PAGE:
The year we get our ethical houses in order

“No longer should reporters and editors take police narratives as the gospel truth, or the only side of a story that should get reported.”

Journalism ended 2014 with a dark cloud hanging over the industry’s head (i.e. Rolling Stone’s campus rape report), and here we are ending 2015 the very same way. The biggest challenge the news industry faces in 2016 is the continued erosion of credibility and trust with users, especially millennials and diverse audiences, the very growing market segments news organizations need to engage in order to survive.

tracie-powellFrom CNN’s description of Baltimore’s Freddie Gray as the son of an “illiterate heroin addict,” to the snail-like, often schizophrenic way in which journalists respond to political figures like Donald Trump, ethical standards appear to be so fluid these days that journalists don’t seem to know what the standards are. So how can we expect audiences to understand?

The (Charleston) Post and Courier, which was celebrated far and wide by other journalists for its coverage of the police shooting death of Walter Scott initially only reported the one-sided narrative by the police officer now charged with murder. It wasn’t until a citizen’s cellphone footage of that shooting surfaced that the public got to learn what really happened (footage that was sent to The New York Times, not the hometown newspaper). It was easy for The Post and Courier to get the coverage right, after the fact.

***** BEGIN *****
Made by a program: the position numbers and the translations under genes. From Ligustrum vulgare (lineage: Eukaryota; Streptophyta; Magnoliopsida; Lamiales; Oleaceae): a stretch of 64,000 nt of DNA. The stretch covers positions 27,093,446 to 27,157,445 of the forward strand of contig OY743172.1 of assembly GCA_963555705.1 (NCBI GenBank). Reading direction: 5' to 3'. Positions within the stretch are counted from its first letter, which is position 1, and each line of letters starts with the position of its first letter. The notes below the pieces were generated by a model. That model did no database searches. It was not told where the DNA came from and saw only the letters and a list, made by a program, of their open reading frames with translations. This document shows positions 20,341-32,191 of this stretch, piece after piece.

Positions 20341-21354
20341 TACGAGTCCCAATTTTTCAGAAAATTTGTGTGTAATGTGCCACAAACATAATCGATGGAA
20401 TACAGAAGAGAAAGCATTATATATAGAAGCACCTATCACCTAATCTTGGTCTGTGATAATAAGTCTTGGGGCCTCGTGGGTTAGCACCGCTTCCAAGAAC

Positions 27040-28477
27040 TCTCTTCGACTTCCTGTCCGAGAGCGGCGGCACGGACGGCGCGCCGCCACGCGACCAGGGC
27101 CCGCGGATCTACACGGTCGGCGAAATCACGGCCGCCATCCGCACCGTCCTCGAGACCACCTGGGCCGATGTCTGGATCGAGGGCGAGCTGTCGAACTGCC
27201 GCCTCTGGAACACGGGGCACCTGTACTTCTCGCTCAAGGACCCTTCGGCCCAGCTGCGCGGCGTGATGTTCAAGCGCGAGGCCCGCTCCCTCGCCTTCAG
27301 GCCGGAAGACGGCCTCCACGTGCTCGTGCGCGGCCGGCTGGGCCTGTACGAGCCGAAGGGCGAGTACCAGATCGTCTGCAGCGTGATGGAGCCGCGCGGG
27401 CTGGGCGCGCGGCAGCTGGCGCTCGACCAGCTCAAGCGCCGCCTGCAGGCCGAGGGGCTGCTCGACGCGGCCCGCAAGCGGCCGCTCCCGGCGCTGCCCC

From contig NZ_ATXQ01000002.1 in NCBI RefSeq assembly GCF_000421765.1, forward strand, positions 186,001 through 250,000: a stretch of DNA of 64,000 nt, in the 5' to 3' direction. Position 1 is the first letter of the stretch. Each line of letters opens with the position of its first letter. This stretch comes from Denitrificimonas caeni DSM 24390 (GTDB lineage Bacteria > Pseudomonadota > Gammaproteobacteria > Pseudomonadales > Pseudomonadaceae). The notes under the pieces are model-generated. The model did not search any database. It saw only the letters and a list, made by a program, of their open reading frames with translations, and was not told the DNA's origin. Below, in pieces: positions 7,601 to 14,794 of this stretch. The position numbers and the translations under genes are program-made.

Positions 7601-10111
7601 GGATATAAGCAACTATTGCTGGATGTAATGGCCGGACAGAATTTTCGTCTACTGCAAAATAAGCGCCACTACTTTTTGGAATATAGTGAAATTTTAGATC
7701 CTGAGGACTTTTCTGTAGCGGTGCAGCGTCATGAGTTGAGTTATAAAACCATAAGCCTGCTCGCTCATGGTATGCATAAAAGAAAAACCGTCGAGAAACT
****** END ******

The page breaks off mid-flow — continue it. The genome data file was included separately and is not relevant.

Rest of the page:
Just this month, audiences got to see journalists storm into the apartment of a couple accused of killing 14 people in San Bernardino, Calif. To make matters worse, some aired the couple’s prayer rug (no relevance whatsoever, as many Muslims have prayer rugs in their homes) and broadcast private details about the suspects, including baby pictures, Social Security numbers, and addresses.

One of the primary tenets of journalistic ethical codes is to do no harm, but the reckless reporting in these examples did exactly that. In San Bernardino, journalists’ actions invited vigilantism, illustrated the media’s tendency to dehumanize Muslims and other people of color, and completely ignored the safety and rights of neighbors and family members. In Charleston, only reporting the police narrative shows how journalists perpetuate stereotypes and contribute to the spread of erroneous information.

It’s yet another reason why journalists are now trusted less than lawyers and car salesmen.

Starting in 2016, U.S. journalists can specifically start fixing this problem by changing the way they cover crime. No longer should reporters and editors take police narratives as the gospel truth, or the only side of a story that should get reported. Journalists should not only be more skeptical of people in authority, but also better manage their beats — and their time — so that they can cultivate sources in the community outside the halls of power.

More broadly, if journalistic ethics continue to slip, news organizations can write off ever engaging with growing audiences. It doesn’t matter how much content they post on Snapchat, Instagram, or Twitter — if users don’t trust journalists, they won’t buy what news outlets are selling. Journalists must also do a better job holding one another accountable, the way The Intercept’s Glenn Greenwald recently did on CNN. Finally, journalists in 2016 must figure out who they want to be, and who they want to serve. If journalists’ jobs are to appeal to the most prurient elements in society, then fine — own that and stop pretending to be neutral arbiters of the truth. But if journalists’ jobs are to provide measured, thoughtful information and to engage with increasingly diverse audiences, then this is the year they must rethink their ethical standing.

Tracie Powell is founder of All Digitocracy and a John S. Knight Journalism Fellow at Stanford.